For too long, the U.S. healthcare industry has been focused on treating illnesses after the fact. This means that patient care is more reactive than proactive, which can lead to two major problems. The first is that healthcare issues are left to grow in severity before they’re treated, which is not optimal for the patient. The second is that more severe healthcare issues generally equate to treatment being more expensive for patients and healthcare providers.
These two issues have brought the importance of preventive healthcare to the forefront of the industry. To understand what preventive healthcare is and why it matters to patients, it’s essential to understand that preventive healthcare is a proactive approach to addressing healthcare concerns. It attempts to deal with issues before an emergency room visit is required or an illness has progressed past the point of effective treatment.
As healthcare professionals progress through their careers, pursuing advanced education, such as a Healthcare MBA, can help them stay up to date with industry trends and medical breakthroughs while tailoring their education to what will be happening in the future of healthcare.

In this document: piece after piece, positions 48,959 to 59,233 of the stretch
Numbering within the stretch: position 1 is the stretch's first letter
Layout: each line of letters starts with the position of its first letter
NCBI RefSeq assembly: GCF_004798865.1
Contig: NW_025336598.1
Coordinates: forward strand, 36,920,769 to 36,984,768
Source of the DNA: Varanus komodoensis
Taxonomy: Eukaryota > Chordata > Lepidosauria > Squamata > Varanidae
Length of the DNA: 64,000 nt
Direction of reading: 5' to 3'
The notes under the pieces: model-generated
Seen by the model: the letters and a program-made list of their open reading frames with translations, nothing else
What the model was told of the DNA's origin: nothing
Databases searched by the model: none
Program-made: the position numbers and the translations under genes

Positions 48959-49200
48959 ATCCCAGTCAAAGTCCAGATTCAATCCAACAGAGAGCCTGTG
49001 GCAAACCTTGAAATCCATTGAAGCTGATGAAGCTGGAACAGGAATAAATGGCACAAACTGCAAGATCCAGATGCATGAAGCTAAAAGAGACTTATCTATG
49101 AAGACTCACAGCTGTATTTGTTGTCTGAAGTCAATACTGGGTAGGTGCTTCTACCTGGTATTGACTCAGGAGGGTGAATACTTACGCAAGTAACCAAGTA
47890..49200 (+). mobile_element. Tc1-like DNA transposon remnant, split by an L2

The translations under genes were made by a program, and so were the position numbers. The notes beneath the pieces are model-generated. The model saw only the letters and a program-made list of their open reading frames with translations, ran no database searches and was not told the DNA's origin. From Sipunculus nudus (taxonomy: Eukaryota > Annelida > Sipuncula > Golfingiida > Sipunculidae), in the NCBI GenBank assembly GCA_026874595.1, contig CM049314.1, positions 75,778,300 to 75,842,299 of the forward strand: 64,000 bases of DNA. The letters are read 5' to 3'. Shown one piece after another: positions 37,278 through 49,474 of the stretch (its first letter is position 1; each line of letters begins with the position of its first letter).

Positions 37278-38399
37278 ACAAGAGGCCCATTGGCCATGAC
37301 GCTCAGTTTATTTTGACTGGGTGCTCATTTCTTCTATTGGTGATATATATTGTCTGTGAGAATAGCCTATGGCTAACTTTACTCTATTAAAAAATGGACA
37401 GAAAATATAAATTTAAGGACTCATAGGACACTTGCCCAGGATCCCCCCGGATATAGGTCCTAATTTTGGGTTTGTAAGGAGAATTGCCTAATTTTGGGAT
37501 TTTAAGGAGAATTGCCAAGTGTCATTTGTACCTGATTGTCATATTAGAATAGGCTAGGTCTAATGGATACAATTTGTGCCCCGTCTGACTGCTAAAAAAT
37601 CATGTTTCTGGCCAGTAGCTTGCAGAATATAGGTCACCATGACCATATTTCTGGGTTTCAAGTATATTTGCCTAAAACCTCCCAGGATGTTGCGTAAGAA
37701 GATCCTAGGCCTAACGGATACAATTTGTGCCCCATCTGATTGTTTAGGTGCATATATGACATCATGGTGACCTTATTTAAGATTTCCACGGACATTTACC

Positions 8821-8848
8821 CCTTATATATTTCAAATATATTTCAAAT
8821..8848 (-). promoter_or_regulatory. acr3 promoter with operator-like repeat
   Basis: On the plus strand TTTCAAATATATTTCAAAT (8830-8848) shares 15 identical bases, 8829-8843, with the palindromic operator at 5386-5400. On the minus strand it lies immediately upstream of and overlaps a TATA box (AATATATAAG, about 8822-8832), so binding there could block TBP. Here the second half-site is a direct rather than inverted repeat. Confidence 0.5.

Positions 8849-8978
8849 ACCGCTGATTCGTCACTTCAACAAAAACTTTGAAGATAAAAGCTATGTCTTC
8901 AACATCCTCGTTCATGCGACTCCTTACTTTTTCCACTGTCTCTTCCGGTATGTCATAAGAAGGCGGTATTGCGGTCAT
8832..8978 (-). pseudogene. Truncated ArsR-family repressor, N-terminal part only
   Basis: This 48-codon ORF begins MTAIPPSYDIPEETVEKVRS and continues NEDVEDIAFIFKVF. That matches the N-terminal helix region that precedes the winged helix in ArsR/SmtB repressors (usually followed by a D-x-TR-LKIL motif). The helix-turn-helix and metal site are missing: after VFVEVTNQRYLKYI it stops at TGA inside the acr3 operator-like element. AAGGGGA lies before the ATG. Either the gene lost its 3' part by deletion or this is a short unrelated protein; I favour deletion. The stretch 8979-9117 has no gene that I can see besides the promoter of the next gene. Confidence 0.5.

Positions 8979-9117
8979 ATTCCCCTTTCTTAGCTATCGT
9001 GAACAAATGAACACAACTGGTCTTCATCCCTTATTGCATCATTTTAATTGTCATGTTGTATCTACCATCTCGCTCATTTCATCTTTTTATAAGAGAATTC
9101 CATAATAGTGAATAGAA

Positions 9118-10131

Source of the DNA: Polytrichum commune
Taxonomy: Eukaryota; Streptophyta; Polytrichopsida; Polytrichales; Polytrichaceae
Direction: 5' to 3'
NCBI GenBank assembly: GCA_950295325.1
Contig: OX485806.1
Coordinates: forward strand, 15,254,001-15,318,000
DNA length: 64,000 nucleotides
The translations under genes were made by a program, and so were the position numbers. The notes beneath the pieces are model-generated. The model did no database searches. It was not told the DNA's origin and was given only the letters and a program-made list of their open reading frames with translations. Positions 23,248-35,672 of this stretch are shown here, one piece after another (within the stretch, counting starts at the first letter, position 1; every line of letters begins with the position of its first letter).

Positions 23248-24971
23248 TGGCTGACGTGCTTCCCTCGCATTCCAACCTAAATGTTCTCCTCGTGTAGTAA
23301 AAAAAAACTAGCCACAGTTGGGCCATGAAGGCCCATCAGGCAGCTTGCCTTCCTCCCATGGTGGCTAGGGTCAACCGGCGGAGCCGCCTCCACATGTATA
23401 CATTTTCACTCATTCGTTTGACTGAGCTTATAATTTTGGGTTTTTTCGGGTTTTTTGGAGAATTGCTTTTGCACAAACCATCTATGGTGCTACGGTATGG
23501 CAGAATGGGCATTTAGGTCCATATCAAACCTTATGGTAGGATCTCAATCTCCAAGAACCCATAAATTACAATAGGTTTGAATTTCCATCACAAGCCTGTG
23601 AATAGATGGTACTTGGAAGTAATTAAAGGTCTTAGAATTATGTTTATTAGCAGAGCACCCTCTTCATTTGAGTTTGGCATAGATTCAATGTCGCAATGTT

Preventive Care Examples
Anyone interested in getting a better grasp on what preventive healthcare is should explore the many preventive care examples in the healthcare field today. The concept behind preventive healthcare is to be proactive rather than reactive, which means patients start taking advantage of the resources available to them as early as possible to avoid critical health issues. The following are some of the most common preventive care examples.
Vaccines, Screenings and Tests
The most widely known preventive care examples are vaccines, screenings and tests administered during checkups to identify and prevent health issues. The flu shot and vaccines that protect against measles, mumps, polio and COVID-19 are just a few examples of preventive healthcare measures offered in the U.S. Screenings such as mammograms and colonoscopies are two preventive care examples that are critical tools in the early detection of cancer. Healthcare providers also check cholesterol levels, blood pressure and other diagnostics as a proactive measure during checkups.
Public Health and Education
Public health is the promotion of wellness through education and the encouragement of healthy behaviors. There are several public health programs — for both children and adults — that stress the importance of diet and exercise; the dangers of smoking, drugs and alcohol; and why it’s important to wash our hands. When it comes to disease and illness, public health measures are excellent examples of preventive care.
Genetic Breakthroughs and Applications
With the number of seniors in the U.S. growing dramatically, the field of genetic testing and its ability to map a patient’s future health can potentially increase life expectancy and enhance the quality of life for millions of Americans.